RIO DE JANEIRO (Reuters) - The Netherlands survived a nerve-wracking penalty shootout against Costa Rica on Saturday, with substitute goalkeeper Tim Krul the unlikely hero, to set up a World Cup semi-final against Argentina after the South Americans beat Belgium 1-0.
While the Netherlands and Argentina savoured their progress to the last four, hosts Brazil were still coming to terms with the news that star forward Neymar will miss the rest of the tournament due to a broken vertebra in his back.
The news prompted bookmakers to install Brazil’s semi-final opponents Germany as the new favourites to win the title.
In Salvador, Krul was brought on specifically for the shootout at the Fonte Nova Arena after the teams finished extra time locked at 0-0.
Diving full length to his left, Krul saved from Bryan Ruiz and Michael Umana as the Netherlands triumphed 4-3 to end the fairytale run of tiny Costa Rica, who had defied the odds just to make the quarter-finals for the first time.
“What we did on the pitch, what we showed to the world, I think that is crucial,” said Costa Rica coach Jorge Luis Pinto.
“We are not a big power but we demonstrated things, we are leaving very proud.”
The Dutch, who have never won the World Cup but reached three finals, including the last one in Johannesburg four years ago, play Argentina in Sao Paulo on Wednesday in one of two classic match-ups between South American and European powerhouses.
Germany will tackle Brazil in Belo Horizonte a day earlier.
Argentina reached the semi-finals for the first time in 24 years thanks to a brilliant eighth-minute goal by striker Gonzalo Higuain at the Brasilia national stadium.
Higuain’s instinctive turn and shot flew into the Belgian net after the ball reached him via a deflection off defender Jan Vertonghen in what proved to be the only goal of a match dominated by watertight defence.
“We gave our all, it’s a World Cup, it doesn’t happen every day,” Higuain said. “Now we have to think about the next game. There are two matches left to achieve this beautiful dream.”
Higuain grazed the crossbar with another powerful strike in the second half while Lionel Messi, who teased and tormented the Belgians with his wizardry, blasted the ball straight at Belgium goalkeeper Thibaut Courtois when he broke free in stoppage time.
Argentina, World Cup champions in 1978 and 1986, spent much of the game defending as a frustrated Belgium struggled to cut out clear chances though Kevin Mirallas and Marouane Fellaini both went close with headers.
“We were not impressed by the Argentines, absolutely not, it’s just an ordinary team,” Belgium coach Marc Wilmots growled.
“Messi is the star player, he never loses the ball but he made a couple of tackles and fouls, the referee is never against him, every time there was a little foul it was almost always in favour of Argentina.”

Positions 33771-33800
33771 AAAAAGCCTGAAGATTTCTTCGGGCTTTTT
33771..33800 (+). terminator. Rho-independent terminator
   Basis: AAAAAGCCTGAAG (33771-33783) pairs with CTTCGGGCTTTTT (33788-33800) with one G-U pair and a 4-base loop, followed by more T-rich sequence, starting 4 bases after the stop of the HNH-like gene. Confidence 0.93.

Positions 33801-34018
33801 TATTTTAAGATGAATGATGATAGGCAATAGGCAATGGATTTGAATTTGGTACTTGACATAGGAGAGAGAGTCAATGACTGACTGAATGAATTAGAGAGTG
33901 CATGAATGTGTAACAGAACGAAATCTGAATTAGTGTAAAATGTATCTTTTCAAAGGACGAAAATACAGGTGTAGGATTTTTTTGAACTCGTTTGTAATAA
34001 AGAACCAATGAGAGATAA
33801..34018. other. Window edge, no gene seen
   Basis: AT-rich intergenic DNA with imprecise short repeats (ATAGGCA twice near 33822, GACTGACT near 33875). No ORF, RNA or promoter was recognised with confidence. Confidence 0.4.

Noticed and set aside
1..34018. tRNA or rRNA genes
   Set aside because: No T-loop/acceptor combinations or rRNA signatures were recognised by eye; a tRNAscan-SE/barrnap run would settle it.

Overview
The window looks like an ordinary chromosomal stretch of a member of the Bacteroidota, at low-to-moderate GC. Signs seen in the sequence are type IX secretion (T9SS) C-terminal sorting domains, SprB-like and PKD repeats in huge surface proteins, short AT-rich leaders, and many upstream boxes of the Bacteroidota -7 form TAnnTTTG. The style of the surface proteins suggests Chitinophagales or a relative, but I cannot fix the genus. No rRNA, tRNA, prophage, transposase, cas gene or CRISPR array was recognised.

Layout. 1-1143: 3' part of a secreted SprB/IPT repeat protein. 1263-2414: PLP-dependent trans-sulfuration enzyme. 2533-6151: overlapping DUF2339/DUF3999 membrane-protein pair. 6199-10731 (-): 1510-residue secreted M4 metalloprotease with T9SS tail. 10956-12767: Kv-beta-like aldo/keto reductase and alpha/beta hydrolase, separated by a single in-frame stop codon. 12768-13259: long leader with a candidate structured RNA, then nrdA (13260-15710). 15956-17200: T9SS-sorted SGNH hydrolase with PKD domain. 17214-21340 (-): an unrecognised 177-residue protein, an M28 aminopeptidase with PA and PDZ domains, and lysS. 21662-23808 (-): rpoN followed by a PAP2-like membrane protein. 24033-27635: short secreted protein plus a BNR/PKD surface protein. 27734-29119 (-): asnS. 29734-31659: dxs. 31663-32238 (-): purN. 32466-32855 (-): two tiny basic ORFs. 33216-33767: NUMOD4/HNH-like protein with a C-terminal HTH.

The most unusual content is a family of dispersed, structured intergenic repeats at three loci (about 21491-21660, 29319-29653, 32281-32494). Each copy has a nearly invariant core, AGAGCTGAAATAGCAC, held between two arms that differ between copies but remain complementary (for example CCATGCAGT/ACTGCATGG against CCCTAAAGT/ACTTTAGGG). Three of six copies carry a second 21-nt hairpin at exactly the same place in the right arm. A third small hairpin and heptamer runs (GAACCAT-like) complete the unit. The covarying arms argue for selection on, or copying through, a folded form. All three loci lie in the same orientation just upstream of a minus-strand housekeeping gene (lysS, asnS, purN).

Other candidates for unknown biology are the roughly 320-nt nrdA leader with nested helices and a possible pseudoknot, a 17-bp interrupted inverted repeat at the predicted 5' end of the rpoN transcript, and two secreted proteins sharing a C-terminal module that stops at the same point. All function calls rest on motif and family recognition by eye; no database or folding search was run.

The heavily-fancied Netherlands dominated their game with Costa Rica but could not find a way to get the ball in the net, squandering a series of chances and being denied by some acrobatic saves from Keylor Navas.
The Dutch hit the woodwork twice in normal time and once more in extra time before the game was sent to a shootout, raising Costa Rican hopes of a victory.
The Central Americans had won their last 16 match with Greece on penalties, scoring five from five, while the Netherlands had lost four of the five shootouts they had contested in major competitions.
Dutch coach Louis van Gaal made the surprising decision to send on the towering Krul for regular keeper Jasper Cillessen and the unorthodox move proved a masterstroke.
“The sub was terrific,” gushed Dutch striker Robin van Persie. “If you see something like that, it deserves credit. We know Tim Krul is great at stopping penalties.”
While the Dutch celebrated, the carnival atmosphere that swept over Brazil on Friday following their 2-1 win over Colombia was replaced by a more sombre mood as the samba nation tried to come to terms with Neymar’s exit from a tournament that has exceeded everyone’s expectations.
Brazilian television stations interrupted their normal programming to broadcast live shots of Neymar leaving the team’s training base on a helicopter while Brazil President Dilma Rousseff sent the injured player a letter.
“It broke my heart and the heart of every Brazilian watching the pain on your face on the Castelao field yesterday,” Rousseff wrote.
“But we also saw the immense strength of a great warrior, who will never let himself be held back even when wounded.”
The initial shock over Neymar’s injury quickly turned to fury as the collision with Colombian defender Juan Zuniga was further scrutinised.
Neymar collapsed on the pitch and was carried off the field in tears after Zuniga had come rushing in from behind and kneed the charismatic Brazilian striker in the back.
Zuniga, who was not cautioned over the incident, sent a personal note to Neymar explaining that it was an accident but not everyone agreed with his version of events.
“It was a very violent, unlawful tackle,” said former Brazil striker Ronaldo.
”We all have to fight for football to have more fair play. We have to demand that sanctions be given to violent players. I am in favour of very severe sanctions to those who don’t want to play football and just want to do such violent tackles.
“It was an evil tackle,” he added.
FIFA spokeswoman Delia Fischer said world soccer’s governing body would evaluate the match after receiving the referee’s report.
Editing by Ed Osmond/Peter Rutherford